Undecided about her future after completing a biology degree at the University of Ottawa, Dr. Carrol Pitters took up a laboratory monitor’s suggestion to consider attending medical school at the University of the West Indies (UWI).
She left Jamaica after graduating from St. Andrew High School for Girls in Kingston to join her parents in Ottawa, while the Jamaican-born monitor was a relative of Pan African nationalist, Marcus Garvey.
Dr. Pitters applied to UWI even though she admitted she didn’t think her bid would be successful.
“I was making plans to go to McGill to do laboratory medicine when UWI contacted me with the news that I was admitted,” she said.
Completing her medical degree at UWI and a one-year residency at the University Hospital of the West Indies, Pitters returned to Canada to pursue her residency training in paediatrics at the Children’s Hospital of Eastern Ontario (CHEO).
“I thoroughly enjoyed my time at UWI,” she said. “I learned how to use my hands and eyes and I was exposed to a lot of diseases and disorders that you wouldn’t see elsewhere.”
Pitters’ professors included UWI chancellor, Sir George Alleyne, who was the chair of the university’s department of medicine.
“As an intern working under him, I found Sir George to be kind and always encouraging,” she said. “Although he pushed his students, he was never harsh and he was always willing to mentor young people.”
After a year as an epidemiology and community medicine resident at the University of Ottawa, Pitters started her medical career in the CHEO emergency department in 1985. She served as the department’s associate director for four years and medical director and chief of emergency medicine for a decade before being appointed chief of staff five years ago.
As the hospital’s senior physician leader, Pitters is responsible for organizing the medical staff activities and ensuring that clinical care and patient safety are of the highest quality.
Last Saturday, she was deservedly recognized for excellence in the health sciences with a Harry Jerome Award.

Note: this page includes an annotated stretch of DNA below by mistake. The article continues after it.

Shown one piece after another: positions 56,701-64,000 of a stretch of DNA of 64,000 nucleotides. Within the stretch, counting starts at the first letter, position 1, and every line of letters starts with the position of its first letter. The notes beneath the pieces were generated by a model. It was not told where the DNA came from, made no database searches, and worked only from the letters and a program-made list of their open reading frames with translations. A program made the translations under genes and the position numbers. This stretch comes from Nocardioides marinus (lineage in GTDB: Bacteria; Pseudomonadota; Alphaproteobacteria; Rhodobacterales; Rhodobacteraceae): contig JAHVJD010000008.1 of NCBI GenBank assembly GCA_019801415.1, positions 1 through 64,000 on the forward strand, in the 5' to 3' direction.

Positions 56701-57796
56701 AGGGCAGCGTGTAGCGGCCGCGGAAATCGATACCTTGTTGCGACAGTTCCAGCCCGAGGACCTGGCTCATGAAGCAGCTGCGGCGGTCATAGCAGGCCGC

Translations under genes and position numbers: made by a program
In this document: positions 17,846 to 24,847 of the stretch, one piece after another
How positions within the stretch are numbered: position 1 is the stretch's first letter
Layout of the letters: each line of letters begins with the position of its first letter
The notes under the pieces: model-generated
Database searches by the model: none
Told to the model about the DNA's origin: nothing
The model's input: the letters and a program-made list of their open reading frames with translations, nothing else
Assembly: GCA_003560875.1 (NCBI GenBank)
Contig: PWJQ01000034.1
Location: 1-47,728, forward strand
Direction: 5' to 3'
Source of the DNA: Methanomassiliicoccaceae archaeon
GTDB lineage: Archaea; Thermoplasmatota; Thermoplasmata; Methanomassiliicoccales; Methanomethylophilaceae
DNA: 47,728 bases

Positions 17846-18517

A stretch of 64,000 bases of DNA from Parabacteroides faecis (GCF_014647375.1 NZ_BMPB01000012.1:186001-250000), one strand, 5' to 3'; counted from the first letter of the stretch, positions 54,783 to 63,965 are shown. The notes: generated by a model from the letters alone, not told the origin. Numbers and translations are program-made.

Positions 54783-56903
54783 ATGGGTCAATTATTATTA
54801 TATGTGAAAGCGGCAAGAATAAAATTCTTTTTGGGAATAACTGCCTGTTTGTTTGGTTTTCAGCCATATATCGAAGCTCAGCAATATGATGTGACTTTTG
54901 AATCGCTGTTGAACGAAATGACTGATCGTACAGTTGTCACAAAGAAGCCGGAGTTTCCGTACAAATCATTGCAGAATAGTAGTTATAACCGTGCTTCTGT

“This is very emotional and it feels like validation for some of the things I have been doing,” said Pitters, who is the Children’s Hospital Academic Medical Organization board chair. “I am really honoured to be in good company with Dr. Sharon Whiting, Dr. Upton Allen and Dr. Rosemary Moodie (they are Harry Jerome Award winners). These are people who I know well and I admire.”
Other recipients were self-taught musician Archie Alleyne, who is considered one of Canada’s premier drummers; York Regional Police Service deputy chief, Andre Crawford; Ontario’s first independent police review director and former Legal Aid Manitoba executive director, Gerry McNeilly; TD Financial Group vice-president, Scott Mullin; CP24 reporter/anchor, Nneka Elliott; Halifax-based social worker and educator, Dr. Wanda Thomas-Bernard; University of Ottawa civil law student, Edmond Nankam Dzokoue; University of Toronto business administration student, Jelani Smith; pannist, Wendy Jones; entrepreneur, Tamar Huggins; Royal Bank of Canada insurance advice centre head, Mark Beckles and youth advocate, Kareena Elliston, who manages TD Bank’s North America contact centres customer problem resolution strategy.
Two awards winners were unable to attend the event.
Toronto Raptors general manager, Masai Ujiri, was at the White House Correspondents’ Dinner in Washington, where his basketball team was shut out 4-0 in the first round of the National Basketball Association playoffs and point guard, Cory Joseph, was with the San Antonio Spurs, who were matched against the Los Angeles Clippers.
The awards honour the memory of Jerome, who set seven world records in track and field and helped create Canada’s sports ministry. He was slated to be the keynote speaker at a celebration to mark the record performances of Canada’s athletes at the 1982 Commonwealth Games when he died suddenly a fortnight before the organizers contacted him. They decided to honour the athletes with awards named after Jerome.
Federal and provincial ministers, Jason Kenney and Mitzie Hunter; former Toronto Police Service chief, Bill Blair and his successor, Mark Saunders and Mayor John Tory attended the awards event.
“The roster of this year’s winners is as good as ever,” said Tory, who has attended several Harry Jerome Awards and sponsored a youth table for the past decade. “I will say once more that I wish this entire ceremony was fully televised so that people across the city can see the talent and achievement that is honoured in this community annually.”
This was the first time that Tory attended the awards as the city’s chief magistrate.
“I have a job now that you know involves many different issues and tough decisions,” he said. “A daily challenge comes in front of me which requires I use my very best judgment to try to do things right. That’s the test I am applying to myself on every issue every day and fortunately I continue to get a lot of good and sound advice from people in this community and in this room and I am listening.
“I wouldn’t always be right when I try to do the right things, but I am listening very carefully and one thing I know for sure is that in this business, you can’t always take the least controversial or the easiest path. There would be stumbles and errors along the way, but I think you know there is a purity of heart there on my part that wants us to build the kind of city that I said I want to build when I was seeking this position.”
Since the inception in 1983, a total of 385 Harry Jerome Awards have been presented to individuals and one organization – Eva’s Initiatives in 2005 – for excellence in myriad fields.